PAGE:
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#436 fvandrog

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Posted 17 June 2014 - 11:24 PM

Red drum Bellevue. 
Stuffed with shrimp boudin.


That's truly impressive!! Though they might have been cut too thin, it looks wonderful.
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#437 janeer

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Posted 18 June 2014 - 06:54 PM

Amazing as always. Looks perfect to me.

#438 Blether

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Posted 01 August 2014 - 09:55 PM

These containers (380ml, about 13.4 imperial ounces or 0.67 UK pints / 2.7 gills) were three-for-a-dollar at the local 24-hour 100yen store.

 

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The obvious thing seemed to be to buy a bunch of them and use them as oven-to-freezer-to-fridge-to-tableware for some proper French-style pate.  So that's what I did:  I made a batch of pork sausage meat and some lamb sausages at the same time:

 

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Belly & liver minced @ 10mm; about 2/5 reserved for garnish, the rest then minced again at 3/16":

 

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For 1.42kg of meat, I used 1/4tsp quatre epices,1tsp black pepper, 3 cloves of garlic and 9g salt.  Otherwise per Jane Grigson's recipe for Pate de Foie / Liver Pate in Charcuterie and French Pork Cookery.  I made the QE a classic one, 3g each nutmeg, cloves and cinnamon, and 25g pepper (half black, half white, like a good aubergine).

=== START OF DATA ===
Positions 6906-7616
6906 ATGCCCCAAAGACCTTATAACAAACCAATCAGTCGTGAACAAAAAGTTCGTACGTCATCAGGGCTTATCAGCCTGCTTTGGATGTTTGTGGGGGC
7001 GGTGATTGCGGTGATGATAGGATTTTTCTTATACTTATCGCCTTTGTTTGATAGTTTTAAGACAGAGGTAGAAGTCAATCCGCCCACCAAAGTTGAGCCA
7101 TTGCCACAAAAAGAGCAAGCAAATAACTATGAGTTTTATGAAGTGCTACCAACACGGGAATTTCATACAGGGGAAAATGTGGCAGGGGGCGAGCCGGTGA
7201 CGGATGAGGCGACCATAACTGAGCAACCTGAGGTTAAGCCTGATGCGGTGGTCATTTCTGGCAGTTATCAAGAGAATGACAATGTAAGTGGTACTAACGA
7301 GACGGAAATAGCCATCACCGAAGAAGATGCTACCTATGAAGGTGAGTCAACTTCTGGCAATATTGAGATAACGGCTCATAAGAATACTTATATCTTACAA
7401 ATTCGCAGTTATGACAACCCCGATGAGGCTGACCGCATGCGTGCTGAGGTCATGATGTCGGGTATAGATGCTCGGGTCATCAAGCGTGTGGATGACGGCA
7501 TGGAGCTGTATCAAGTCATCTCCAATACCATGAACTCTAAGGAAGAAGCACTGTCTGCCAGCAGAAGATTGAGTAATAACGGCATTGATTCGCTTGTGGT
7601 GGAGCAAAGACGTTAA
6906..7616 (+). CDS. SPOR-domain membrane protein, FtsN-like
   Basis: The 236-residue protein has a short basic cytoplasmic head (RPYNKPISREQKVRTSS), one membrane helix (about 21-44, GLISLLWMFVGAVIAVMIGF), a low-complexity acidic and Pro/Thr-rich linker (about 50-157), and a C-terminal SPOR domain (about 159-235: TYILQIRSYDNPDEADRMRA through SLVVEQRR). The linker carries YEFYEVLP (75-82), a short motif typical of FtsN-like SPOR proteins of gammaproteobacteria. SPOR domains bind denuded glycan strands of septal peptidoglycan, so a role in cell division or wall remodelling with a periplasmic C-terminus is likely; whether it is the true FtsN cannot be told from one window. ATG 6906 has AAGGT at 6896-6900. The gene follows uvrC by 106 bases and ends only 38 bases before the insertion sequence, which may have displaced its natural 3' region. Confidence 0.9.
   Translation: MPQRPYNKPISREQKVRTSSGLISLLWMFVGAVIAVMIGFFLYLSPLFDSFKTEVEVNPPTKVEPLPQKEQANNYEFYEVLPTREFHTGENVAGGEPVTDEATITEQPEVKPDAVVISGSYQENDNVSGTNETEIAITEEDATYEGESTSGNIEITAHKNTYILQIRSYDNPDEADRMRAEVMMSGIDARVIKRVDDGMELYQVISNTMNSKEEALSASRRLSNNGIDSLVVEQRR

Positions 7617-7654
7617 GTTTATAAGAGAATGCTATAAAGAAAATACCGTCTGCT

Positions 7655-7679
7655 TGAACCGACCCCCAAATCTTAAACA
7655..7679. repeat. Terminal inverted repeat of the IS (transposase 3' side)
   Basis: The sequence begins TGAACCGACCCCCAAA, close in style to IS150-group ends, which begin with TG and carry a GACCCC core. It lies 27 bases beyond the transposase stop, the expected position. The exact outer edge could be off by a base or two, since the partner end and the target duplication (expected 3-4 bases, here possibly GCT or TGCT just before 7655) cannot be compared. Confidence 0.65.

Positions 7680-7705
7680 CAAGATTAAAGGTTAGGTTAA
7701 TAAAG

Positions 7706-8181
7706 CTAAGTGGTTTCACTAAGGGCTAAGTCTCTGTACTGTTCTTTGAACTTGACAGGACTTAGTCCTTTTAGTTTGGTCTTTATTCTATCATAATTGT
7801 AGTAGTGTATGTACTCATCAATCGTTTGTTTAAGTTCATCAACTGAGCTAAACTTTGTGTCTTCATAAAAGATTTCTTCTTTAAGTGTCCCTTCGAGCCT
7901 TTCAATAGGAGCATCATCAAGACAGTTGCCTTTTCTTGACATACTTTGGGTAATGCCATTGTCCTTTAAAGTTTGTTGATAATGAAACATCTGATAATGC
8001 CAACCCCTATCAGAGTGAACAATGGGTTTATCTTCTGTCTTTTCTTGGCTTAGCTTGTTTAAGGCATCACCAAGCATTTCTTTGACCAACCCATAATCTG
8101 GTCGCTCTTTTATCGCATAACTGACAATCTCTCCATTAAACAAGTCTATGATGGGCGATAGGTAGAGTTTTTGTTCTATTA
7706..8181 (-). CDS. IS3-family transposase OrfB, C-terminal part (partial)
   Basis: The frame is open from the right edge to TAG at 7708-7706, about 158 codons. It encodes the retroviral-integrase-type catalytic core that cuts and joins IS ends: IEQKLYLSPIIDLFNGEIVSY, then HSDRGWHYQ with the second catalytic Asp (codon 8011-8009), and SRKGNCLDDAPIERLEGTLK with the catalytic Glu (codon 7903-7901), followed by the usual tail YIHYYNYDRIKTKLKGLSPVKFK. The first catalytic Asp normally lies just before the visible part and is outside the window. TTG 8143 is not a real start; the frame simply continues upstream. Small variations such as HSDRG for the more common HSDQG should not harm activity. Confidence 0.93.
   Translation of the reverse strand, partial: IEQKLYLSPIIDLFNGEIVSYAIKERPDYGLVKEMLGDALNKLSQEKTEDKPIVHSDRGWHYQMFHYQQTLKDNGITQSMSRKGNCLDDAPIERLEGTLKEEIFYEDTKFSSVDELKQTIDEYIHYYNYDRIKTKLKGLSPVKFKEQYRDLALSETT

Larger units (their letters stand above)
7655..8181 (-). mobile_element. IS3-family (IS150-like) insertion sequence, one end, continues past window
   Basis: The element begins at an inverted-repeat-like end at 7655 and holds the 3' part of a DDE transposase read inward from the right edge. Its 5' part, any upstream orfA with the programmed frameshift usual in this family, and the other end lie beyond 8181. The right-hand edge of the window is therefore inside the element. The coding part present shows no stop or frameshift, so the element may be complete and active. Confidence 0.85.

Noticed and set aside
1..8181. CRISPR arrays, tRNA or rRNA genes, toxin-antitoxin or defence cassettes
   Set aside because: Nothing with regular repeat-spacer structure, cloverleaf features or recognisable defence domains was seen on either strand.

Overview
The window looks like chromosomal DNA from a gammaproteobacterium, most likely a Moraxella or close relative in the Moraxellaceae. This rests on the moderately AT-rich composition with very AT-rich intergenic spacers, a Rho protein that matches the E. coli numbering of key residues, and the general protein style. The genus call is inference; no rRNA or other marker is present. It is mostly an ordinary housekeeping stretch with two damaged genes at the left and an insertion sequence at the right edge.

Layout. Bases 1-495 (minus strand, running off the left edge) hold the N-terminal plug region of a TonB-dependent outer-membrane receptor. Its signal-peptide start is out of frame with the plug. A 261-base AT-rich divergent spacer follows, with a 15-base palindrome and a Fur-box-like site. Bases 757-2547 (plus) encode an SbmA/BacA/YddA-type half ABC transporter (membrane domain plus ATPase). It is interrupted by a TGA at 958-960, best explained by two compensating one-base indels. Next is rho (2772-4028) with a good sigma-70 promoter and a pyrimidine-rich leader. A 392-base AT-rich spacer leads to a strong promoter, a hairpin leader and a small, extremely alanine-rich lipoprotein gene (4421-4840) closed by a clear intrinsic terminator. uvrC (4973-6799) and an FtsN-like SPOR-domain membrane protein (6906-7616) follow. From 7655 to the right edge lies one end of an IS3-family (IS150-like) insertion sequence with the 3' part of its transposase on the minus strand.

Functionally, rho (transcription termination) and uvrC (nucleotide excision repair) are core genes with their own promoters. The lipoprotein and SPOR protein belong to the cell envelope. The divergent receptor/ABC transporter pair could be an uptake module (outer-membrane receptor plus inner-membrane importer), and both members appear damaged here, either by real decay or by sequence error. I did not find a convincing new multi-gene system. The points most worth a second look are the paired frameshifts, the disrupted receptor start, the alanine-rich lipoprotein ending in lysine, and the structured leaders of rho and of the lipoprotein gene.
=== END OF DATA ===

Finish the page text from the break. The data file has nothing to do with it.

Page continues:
Does anyone want to know what the end product is like?


Edited by Blether, 01 August 2014 - 10:01 PM.

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#439 Duvel

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Posted 02 August 2014 - 02:01 AM

What was it like ;-) ?

#440 Blether

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Posted 03 August 2014 - 05:32 AM

:biggrin:
 
Well, I've had my share of kitchen reverses lately, Duvel - bread that doesn't rise like it used to, bacon that came out too salty using what iI'd thought was an established process, a first batch of flapjack that fell apart because initially I went back to a recipe that I forgot I'd rejected years ago.